Ancient Bestiary

In the yellow dawn light chaparral is draped over the boney massif that is composed of the Topatopa mountains and fore grounded by the Santa Paula Ridge; this is the jagged head of the Santa Ynez mountain range that coils lazily back to the ocean in a long tail that terminates at Gaviota: It is as though a dragon had freshly emerged from the depths beyond the Continental Shelf, its tail dripping a few miles on-shore, its head resting in the Sespe Condor Sanctuary - and I was running in the folds of its scabrous skin, still black under the jaundiced sky.

A few nights ago I dreamt that I was lying on the planet’s crust and had an awareness of its curvature, of its being a sphere spinning through space: I felt profoundly lonely. What if the Earth itself was my only friend? Reason enough to anthropomorphize the planet so that its mantle is its skin, its vegetation a fuzzy insulation or a scaly armor, its magma the bodily fluids that occasionally erupt out of suppurating pimples, and its heart the lumpy mass of lode stone at the North Pole. In my dream I had caught it bathing in the vast oceans that enwrap it and the whole enchilada was floating blissfully in the firmament.

Now, in Upper Ojai, there appeared a dragon in an embrace of the planet’s moribund flesh. In many mythologies, dragons function as agents of creation and are enmeshed in doubleness - the light and dark, the yin and yang - that gives rise to the world. But here the dragon, substantiated in mountains, had assumed the traditional Chinese male form of Yang, recumbent on the female Earth – dark, passive and absorptive – the essence of Yin. This fantastical juxtaposition exists for me as a provocation, as a goad towards an understanding of what symbolic relevance might exist in twenty-first century landscapes.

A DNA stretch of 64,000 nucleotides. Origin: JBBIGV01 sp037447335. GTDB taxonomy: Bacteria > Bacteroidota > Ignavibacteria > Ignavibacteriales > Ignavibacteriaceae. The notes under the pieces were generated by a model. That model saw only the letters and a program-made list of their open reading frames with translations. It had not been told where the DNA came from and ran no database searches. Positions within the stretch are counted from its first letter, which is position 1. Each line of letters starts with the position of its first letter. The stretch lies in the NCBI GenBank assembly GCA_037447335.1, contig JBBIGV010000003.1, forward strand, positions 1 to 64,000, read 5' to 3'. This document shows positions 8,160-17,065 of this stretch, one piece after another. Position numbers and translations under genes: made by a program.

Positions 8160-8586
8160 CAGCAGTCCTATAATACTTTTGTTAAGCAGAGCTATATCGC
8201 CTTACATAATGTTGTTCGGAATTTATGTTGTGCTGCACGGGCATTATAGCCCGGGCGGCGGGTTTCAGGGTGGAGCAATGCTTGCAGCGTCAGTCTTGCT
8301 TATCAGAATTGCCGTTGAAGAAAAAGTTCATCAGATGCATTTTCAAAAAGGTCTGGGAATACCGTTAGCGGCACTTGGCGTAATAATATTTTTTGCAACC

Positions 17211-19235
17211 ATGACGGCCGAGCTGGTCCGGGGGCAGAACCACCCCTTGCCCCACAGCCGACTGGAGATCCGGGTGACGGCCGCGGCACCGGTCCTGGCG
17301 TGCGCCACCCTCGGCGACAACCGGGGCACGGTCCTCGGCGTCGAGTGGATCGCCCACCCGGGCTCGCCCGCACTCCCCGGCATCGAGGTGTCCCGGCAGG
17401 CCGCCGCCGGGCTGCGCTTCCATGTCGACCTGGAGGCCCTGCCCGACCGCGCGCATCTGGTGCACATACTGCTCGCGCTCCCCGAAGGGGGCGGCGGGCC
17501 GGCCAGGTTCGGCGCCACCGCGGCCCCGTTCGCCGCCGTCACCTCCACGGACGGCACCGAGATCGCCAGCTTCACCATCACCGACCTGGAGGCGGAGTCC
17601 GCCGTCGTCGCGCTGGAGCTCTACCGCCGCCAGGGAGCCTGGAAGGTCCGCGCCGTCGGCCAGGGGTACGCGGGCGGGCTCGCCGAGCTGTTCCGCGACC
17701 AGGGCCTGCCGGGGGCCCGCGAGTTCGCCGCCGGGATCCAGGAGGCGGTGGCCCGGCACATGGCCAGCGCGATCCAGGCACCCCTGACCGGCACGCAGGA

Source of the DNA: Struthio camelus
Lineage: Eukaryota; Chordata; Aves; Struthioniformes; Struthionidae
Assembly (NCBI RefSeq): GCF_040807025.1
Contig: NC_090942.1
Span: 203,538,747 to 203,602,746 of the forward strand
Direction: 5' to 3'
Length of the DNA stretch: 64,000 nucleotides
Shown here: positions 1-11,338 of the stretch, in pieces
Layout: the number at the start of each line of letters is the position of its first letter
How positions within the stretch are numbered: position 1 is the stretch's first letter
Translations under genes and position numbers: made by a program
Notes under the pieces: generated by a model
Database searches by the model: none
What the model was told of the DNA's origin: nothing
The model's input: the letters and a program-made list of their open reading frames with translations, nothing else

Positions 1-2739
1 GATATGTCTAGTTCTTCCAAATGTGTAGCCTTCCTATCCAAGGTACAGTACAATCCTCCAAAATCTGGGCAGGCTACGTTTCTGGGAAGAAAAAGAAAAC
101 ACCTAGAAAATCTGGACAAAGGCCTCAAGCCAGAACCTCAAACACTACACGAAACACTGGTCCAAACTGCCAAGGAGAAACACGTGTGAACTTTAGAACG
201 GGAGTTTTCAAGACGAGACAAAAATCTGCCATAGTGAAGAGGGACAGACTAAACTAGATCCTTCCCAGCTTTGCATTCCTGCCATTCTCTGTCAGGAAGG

There is, as a subset of Archeology, a discipline called Landscape Archeology, which treats landforms, in as much as they are symbolically interpreted by humankind, as cultural artifacts and investigates the morphology of the land as it has been adapted to serve farming, housing, transportation, burial and other ceremonial needs. Here in Upper Ojai, anthropogenic changes to the landscape have come only slowly in the last one hundred and fifty years or so. Previously, the Chumash and their forebears had neither the technology nor the will to make changes to earth forms beyond paths and flattened areas (cleared of rocks) for their village settlements and shallow mounds for burials.

Roads, oil roads, house sites, and farming have now altered the terrain in still subtle ways following in the wake of game trails, ancient meadows, and native village settlements (Sisa, Mupu, ?awhay and, here on Koenigstein, old Indian camps that nuzzle Bear Creek). What remain almost entirely untouched are the spalled face of the Topatopas, Kahus (now called Black mountain), scarred only with a single track along its crest carved from a Chumash spirit path (Roaming Charges), the Santa Paula Ridge - a spiritual focal point of Mupu, and the sinuous ridges of the Santa Ynez Mountains which surely penetrated Chumash and the Oak Grove Peoples’ consciousness as a powerful, serpentine earth form - a smaug-like guardian, perhaps, of the center of their universe, Mount Pinos.